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McGuire v. Commonwealth

Supreme Court of Kentucky

October 31, 2019

HUBERT MCGUIRE APPELLANT
v.
COMMONWEALTH OF KENTUCKY APPELLEE

          ON APPEAL FROM HENDERSON CIRCUIT COURT HONORABLE KAREN LYNN WILSON, JUDGE NO. 16-CR-00378

          COUNSEL FOR APPELLANT: Julia Karol Pearson Assistant Public Advocate

          COUNSEL FOR APPELLEE: Andy Beshear Attorney General Joseph A. Newberg II Assistant Attorney General

          OPINION

          MINTON CHIEF, JUSTICE.

         A circuit court jury convicted Hubert McGuire of first-degree trafficking in a controlled substance, second-degree fleeing and evading police, tampering with physical evidence, resisting arrest, and of being a first-degree persistent felony offender, and the trial court sentenced him to a total of twenty years' imprisonment.

         McGuire now appeals the resulting judgment to this Court as a matter of right[1] alleging three errors: (1) the trial court abused its discretion by allowing certain testimony; (2) the trial court erred in denying McGuire's motion for a directed verdict of acquittal on the first-degree trafficking charge, and (3) the trial court erred in denying McGuire's motion for a directed verdict on the tampering with physical evidence charge. We affirm in part, reverse in part, and remand to the trial court for entry of a new judgment consistent with this opinion.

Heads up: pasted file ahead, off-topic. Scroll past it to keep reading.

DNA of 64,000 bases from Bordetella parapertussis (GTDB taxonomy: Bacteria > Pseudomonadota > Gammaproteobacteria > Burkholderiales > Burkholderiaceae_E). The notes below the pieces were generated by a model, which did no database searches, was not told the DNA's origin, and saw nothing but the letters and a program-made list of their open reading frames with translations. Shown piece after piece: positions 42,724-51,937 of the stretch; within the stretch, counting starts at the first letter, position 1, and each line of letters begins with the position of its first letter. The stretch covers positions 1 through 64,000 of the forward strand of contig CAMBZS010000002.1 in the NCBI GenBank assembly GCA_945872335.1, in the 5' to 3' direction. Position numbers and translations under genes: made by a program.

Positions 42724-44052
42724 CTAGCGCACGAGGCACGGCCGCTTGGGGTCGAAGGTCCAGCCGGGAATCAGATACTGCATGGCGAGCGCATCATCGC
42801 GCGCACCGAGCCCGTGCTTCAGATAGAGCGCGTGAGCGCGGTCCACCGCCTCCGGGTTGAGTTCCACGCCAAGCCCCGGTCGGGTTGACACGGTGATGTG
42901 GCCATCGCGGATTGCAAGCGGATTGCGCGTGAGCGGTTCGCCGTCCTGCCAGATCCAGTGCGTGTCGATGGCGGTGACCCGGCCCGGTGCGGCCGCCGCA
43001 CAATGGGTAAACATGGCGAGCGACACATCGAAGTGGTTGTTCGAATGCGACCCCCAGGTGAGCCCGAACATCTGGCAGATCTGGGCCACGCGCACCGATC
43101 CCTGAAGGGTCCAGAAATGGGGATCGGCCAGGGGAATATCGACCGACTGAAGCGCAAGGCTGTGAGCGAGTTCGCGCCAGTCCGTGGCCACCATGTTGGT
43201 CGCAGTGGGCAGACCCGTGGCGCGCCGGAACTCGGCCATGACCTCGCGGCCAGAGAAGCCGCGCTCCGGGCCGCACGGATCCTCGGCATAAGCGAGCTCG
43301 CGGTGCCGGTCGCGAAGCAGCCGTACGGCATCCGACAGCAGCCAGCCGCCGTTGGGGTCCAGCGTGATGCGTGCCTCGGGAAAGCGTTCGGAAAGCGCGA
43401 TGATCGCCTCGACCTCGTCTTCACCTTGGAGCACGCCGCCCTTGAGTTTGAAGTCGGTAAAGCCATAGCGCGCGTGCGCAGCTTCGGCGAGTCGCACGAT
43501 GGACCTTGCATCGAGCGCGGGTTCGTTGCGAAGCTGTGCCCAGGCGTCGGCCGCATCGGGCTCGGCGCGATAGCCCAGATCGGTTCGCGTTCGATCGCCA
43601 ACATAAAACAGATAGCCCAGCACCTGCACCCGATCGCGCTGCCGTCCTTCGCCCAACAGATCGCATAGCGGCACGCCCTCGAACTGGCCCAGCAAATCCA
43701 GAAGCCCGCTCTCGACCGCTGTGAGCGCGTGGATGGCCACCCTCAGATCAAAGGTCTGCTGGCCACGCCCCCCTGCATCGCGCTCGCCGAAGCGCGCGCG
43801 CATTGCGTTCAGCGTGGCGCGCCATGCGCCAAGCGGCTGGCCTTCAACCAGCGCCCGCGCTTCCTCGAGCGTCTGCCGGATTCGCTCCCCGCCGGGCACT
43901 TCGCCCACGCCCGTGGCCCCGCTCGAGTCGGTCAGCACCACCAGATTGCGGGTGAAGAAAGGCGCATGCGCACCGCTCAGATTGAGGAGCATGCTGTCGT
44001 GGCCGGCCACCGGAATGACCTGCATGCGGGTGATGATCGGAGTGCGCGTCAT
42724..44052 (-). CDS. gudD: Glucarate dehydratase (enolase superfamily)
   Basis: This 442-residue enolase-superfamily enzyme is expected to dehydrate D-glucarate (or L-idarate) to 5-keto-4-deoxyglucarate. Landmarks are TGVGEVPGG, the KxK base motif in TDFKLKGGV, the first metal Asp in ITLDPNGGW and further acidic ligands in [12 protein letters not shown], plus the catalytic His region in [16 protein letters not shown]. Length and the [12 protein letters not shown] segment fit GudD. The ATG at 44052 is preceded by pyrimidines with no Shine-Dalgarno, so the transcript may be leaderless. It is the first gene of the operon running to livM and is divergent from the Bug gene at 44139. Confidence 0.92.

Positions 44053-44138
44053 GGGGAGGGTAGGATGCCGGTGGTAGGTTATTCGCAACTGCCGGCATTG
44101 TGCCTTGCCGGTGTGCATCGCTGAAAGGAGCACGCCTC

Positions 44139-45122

I. BACKGROUND.

         When Officer Jake Isonhood spotted Hubert McGuire standing on the street corner, he knew there was an outstanding arrest warrant for McGuire. Isonhood detained and attempted to arrest McGuire; but McGuire took off running, and a chase began. Isonhood caught up to McGuire and took him down, as McGuire continued to resist. In the struggle, Isonhood saw McGuire reach for an unidentified item in his waistband, so Isonhood deployed his taser. But the taser was ineffective. Isonhood took off running again, and the chase continued. While Isonhood was running behind McGuire, Isonhood saw McGuire throw his arm out away from the right side of his body. Isonhood deployed his taser a second time and was able to arrest McGuire.

         During the search of McGuire's person, Isonhood found eight unused small plastic baggies and money in small denominations. After subduing McGuire, Isonhood retraced the route of the foot chase to the place where he had seen McGuire throwing his arm away from McGuire's right side. At that spot, he found two more baggies: one containing 2.623 grams of methamphetamine and one containing marijuana. Isonhood later testified that the baggies were lying on the ground less than ten feet to the right of McGuire's flight path and their location was consistent with being thrown in the direction he saw McGuire's hand moving.